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What is a Tufted Puffin?

Alex Paul
Alex Paul

The tufted puffin is a species of seabird that is commonly found in the northern regions of the Pacific Ocean. Tufted puffins are one of three types of puffin — the other two being the horned and Atlantic puffins. The birds have a largely black body and a thick red beak. Tufted puffins also have a distinctive yellow tuft that is found on both the males and females of the species. Some of the regions where the birds can be found include Alaska, British Columbia and the Kuril Islands.

The tufted puffin was discovered and officially recorded toward the middle of the 1700s. It is thought that this type of puffin is closely related in genetic terms to a bird known as the rhinoceros Auklet, which is another seabird that lives in the north Pacific Ocean. Of the three puffin species, the tufted puffin is probably the most straightforward to recognize due to its yellow tufts and large beak.

A tufted puffin's diet might occasionally include small squid.
A tufted puffin's diet might occasionally include small squid.

Tufted puffins range in size although generally they grow to around 15 inches (35 cm) in length. The wingspan is around the same, although the average size depends on the region that the puffin inhabits. Male tufted puffins are usually slightly bigger than females. Like many other similar seabirds, the puffin’s wings are not suitable for flying but are perfect for swimming and diving.

Tufted puffins tend to nest in dense colonies on small islands.
Tufted puffins tend to nest in dense colonies on small islands.

The tufted puffin lives largely off a diet of fish and hence the birds are masters of diving. Even so, the birds are also known to eat other water creatures such as squid. Although the birds tend to nest in dense colonies on small islands, the feeding grounds don’t necessarily have to be located close to these regions. To feed chicks, adult birds will store fish in their beaks before carrying them back to the breeding ground.

Tufted puffins are prey for a number of different animals. For example, birds such as bald eagles are commonly seen attacking the bids. Arctic foxes also prey on puffins. For this reason, the puffins will often try to breed on ground that is difficult for mammals to access in order to reduce the risk of becoming prey. Some islands that are chosen as breeding grounds for the puffins are also completely free of mammals.

Of the three species of puffin, two live in the north Pacific while the Atlantic puffin likes in the north Atlantic. The tufted puffin is largely independent of the horned puffin although there is some overlap in territory. All three species of puffin have a similar diet and breeding behavior.

Frequently Asked Questions

What is a Tufted Puffin and where can it be found?

The Tufted Puffin is a striking seabird known for its bold black and white plumage and distinctive golden tufts of feathers that appear during the breeding season. Native to the North Pacific Ocean, these birds breed along coastal cliffs and islands from California to Alaska, extending to the coasts of Russia and Japan. They spend most of their lives at sea, only coming ashore to breed.

How does the Tufted Puffin differ from other puffin species?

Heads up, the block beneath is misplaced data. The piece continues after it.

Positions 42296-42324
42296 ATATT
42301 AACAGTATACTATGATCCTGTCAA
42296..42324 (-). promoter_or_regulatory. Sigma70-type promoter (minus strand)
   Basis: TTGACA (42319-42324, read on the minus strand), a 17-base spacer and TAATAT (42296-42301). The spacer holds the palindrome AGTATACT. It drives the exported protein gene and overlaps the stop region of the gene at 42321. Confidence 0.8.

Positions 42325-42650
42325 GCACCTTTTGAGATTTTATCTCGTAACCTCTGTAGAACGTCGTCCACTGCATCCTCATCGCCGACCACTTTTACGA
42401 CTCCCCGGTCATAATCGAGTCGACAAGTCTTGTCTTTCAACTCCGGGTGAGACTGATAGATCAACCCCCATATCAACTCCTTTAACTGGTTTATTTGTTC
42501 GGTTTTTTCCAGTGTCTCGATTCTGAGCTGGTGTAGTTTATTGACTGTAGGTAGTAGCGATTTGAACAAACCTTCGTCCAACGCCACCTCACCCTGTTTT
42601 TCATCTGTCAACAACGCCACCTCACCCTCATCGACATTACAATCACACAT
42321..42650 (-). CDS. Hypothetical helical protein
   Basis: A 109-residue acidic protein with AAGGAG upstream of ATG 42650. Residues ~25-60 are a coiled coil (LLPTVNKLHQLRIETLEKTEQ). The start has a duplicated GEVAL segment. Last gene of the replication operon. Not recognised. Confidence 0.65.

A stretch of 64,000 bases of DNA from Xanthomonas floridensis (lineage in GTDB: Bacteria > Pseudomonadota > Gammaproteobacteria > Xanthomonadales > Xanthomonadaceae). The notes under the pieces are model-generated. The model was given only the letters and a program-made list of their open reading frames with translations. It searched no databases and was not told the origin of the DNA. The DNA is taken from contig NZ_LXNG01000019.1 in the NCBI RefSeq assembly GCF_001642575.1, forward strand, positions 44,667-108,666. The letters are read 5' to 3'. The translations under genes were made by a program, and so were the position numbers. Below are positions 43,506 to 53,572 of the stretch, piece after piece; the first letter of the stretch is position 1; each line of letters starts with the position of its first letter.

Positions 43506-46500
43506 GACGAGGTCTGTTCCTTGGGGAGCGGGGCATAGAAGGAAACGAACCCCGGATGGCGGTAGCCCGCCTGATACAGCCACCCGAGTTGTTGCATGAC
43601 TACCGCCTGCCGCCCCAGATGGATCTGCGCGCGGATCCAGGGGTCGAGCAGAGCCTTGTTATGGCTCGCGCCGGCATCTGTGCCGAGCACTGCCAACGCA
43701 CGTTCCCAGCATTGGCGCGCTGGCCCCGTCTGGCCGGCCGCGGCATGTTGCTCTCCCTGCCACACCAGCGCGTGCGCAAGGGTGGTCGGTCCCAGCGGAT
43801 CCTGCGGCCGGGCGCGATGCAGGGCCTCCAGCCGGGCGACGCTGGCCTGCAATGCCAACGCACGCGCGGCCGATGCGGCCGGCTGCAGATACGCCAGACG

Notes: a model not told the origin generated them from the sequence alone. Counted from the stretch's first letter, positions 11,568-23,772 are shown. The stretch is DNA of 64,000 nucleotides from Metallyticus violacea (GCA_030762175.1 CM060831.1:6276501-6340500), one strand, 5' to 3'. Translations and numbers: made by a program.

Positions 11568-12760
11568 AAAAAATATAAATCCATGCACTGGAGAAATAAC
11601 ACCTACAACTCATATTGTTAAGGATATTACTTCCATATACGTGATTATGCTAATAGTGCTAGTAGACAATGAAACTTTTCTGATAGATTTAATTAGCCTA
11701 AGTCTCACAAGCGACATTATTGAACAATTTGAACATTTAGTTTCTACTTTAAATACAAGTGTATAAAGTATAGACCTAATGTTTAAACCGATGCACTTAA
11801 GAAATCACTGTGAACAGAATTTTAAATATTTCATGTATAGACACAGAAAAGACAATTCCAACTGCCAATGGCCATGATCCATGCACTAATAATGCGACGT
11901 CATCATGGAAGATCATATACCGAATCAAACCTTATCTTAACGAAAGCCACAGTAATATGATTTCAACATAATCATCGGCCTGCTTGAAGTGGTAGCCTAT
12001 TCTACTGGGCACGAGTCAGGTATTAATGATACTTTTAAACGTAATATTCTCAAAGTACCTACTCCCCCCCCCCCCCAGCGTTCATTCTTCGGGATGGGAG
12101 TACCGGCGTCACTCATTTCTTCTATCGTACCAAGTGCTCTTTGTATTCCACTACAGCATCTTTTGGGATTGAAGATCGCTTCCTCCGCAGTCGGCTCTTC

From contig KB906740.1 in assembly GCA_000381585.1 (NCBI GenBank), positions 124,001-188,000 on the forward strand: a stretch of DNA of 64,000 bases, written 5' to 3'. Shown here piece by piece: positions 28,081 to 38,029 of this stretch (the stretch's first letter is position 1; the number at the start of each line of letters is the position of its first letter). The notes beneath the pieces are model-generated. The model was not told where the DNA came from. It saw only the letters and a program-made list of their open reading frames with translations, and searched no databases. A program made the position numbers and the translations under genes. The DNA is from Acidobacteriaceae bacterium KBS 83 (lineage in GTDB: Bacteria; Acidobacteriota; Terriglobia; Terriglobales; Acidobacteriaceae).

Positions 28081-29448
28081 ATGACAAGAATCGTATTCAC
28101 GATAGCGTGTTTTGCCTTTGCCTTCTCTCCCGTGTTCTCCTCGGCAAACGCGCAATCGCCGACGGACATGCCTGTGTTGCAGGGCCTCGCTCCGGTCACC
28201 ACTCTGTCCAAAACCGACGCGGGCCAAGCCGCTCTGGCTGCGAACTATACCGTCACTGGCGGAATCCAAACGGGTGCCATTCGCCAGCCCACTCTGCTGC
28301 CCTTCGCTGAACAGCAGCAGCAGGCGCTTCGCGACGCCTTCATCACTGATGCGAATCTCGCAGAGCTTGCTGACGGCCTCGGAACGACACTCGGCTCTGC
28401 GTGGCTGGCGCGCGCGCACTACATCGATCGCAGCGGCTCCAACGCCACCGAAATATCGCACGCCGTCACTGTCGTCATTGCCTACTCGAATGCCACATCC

Compared to its Atlantic relatives, the Tufted Puffin is larger and has unique yellow tufts that sweep back from its crown during the breeding season. Its bill is also brightly colored in shades of orange and red. While Atlantic Puffins have a more upright posture, Tufted Puffins are often seen in a more horizontal stance when on land.

What does the Tufted Puffin eat and how does it hunt?

Tufted Puffins are adept divers, using their wings to 'fly' underwater in pursuit of fish, squid, and crustaceans. They can dive to depths of up to 200 feet, though they typically forage much shallower. According to studies, they can carry several fish crosswise in their bills at once, thanks to specialized spines on their palate that help hold prey.

How do Tufted Puffins breed and raise their young?

Tufted Puffins are monogamous and return to the same breeding sites each year. They nest in burrows dug into soil or crevices in rocks. A single egg is laid per season, and both parents share incubation duties for about six weeks. After hatching, the chick is fed by its parents for another six weeks until it's ready to fledge.

Are Tufted Puffins threatened or endangered?

While not currently listed as endangered, Tufted Puffins are considered vulnerable in certain areas due to threats like oil spills, overfishing, and climate change. Conservation efforts are in place to monitor populations and protect their habitats. The IUCN Red List categorizes them as Least Concern, but local populations may be at risk.

What conservation efforts are in place to protect Tufted Puffins?

Conservation efforts for Tufted Puffins include habitat protection, pollution regulation, and fisheries management to ensure sustainable prey availability. Organizations and researchers also conduct population monitoring and research to better understand the impacts of environmental changes. Protected areas and marine reserves play a crucial role in safeguarding the breeding grounds of these charismatic seabirds.

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    • A tufted puffin's diet might occasionally include small squid.
      By: hiphoto39
      A tufted puffin's diet might occasionally include small squid.
    • Tufted puffins tend to nest in dense colonies on small islands.
      By: tanyapuntti
      Tufted puffins tend to nest in dense colonies on small islands.